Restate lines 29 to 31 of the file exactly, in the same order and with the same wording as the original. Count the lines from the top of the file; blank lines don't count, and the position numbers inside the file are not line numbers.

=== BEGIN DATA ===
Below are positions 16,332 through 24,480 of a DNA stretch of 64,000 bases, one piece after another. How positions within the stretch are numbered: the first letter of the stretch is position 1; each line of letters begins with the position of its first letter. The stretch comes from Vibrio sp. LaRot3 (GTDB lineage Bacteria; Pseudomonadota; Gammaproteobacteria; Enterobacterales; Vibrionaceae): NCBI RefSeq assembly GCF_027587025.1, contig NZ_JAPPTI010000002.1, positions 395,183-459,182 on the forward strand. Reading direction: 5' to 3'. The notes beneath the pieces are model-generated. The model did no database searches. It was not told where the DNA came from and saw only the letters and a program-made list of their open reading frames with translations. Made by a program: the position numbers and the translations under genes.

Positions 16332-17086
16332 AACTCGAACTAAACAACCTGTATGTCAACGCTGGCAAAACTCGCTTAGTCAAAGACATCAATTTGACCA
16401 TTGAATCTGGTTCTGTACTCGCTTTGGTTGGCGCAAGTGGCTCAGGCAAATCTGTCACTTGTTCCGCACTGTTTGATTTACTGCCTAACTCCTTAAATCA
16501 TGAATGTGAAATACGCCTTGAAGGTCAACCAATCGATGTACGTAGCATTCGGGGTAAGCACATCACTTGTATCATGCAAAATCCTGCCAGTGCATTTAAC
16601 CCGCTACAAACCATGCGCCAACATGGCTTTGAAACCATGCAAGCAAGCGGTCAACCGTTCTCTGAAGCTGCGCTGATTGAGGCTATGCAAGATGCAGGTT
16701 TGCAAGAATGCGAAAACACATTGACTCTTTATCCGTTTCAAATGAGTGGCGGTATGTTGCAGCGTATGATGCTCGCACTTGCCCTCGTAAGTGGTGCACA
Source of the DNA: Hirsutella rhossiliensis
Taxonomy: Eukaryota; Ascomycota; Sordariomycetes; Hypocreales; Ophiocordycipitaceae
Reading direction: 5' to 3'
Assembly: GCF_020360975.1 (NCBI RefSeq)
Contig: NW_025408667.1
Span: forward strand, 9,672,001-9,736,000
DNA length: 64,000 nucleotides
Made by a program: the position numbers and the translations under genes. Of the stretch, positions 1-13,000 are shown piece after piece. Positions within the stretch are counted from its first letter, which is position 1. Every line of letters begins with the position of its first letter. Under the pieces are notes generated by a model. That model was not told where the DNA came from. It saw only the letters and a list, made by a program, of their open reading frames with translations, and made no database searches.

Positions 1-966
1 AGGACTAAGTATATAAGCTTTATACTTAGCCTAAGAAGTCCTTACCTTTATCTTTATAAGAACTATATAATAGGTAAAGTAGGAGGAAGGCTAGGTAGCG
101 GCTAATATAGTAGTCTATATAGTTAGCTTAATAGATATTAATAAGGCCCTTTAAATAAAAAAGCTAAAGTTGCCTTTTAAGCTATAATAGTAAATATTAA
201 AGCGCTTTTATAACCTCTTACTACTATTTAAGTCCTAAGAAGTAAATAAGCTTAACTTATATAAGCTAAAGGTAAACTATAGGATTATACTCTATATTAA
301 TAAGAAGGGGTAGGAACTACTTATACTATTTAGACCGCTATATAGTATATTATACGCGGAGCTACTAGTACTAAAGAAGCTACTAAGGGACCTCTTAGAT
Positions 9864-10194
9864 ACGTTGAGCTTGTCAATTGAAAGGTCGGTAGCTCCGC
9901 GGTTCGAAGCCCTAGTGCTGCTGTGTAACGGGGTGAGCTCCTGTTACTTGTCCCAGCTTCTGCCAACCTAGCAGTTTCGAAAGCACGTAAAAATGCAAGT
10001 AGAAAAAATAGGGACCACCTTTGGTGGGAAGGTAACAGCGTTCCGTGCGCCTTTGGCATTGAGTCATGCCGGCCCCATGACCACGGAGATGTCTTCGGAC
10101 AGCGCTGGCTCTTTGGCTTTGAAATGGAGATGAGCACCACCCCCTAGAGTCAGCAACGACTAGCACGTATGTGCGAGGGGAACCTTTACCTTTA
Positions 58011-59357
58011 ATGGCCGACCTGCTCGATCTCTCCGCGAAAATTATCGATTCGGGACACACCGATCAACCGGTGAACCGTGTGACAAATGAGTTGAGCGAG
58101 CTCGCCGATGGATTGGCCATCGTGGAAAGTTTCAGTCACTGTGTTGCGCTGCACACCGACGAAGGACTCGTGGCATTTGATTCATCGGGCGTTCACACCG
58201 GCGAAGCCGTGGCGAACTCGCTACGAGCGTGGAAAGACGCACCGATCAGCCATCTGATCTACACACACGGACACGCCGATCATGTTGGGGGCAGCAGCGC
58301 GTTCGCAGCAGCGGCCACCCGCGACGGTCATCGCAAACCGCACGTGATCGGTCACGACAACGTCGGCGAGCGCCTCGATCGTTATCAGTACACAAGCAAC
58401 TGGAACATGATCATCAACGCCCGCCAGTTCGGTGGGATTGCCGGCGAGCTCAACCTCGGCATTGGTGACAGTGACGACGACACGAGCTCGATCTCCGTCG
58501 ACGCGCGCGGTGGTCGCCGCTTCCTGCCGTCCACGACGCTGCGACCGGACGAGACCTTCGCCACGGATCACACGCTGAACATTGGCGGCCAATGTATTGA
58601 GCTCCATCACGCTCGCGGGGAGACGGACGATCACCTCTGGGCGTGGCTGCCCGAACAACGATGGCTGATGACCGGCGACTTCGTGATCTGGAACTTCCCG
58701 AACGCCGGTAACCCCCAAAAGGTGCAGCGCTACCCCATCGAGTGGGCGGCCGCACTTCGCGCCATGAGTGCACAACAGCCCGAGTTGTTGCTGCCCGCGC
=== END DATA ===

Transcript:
58201 GCGAAGCCGTGGCGAACTCGCTACGAGCGTGGAAAGACGCACCGATCAGCCATCTGATCTACACACACGGACACGCCGATCATGTTGGGGGCAGCAGCGC
58301 GTTCGCAGCAGCGGCCACCCGCGACGGTCATCGCAAACCGCACGTGATCGGTCACGACAACGTCGGCGAGCGCCTCGATCGTTATCAGTACACAAGCAAC
58401 TGGAACATGATCATCAACGCCCGCCAGTTCGGTGGGATTGCCGGCGAGCTCAACCTCGGCATTGGTGACAGTGACGACGACACGAGCTCGATCTCCGTCG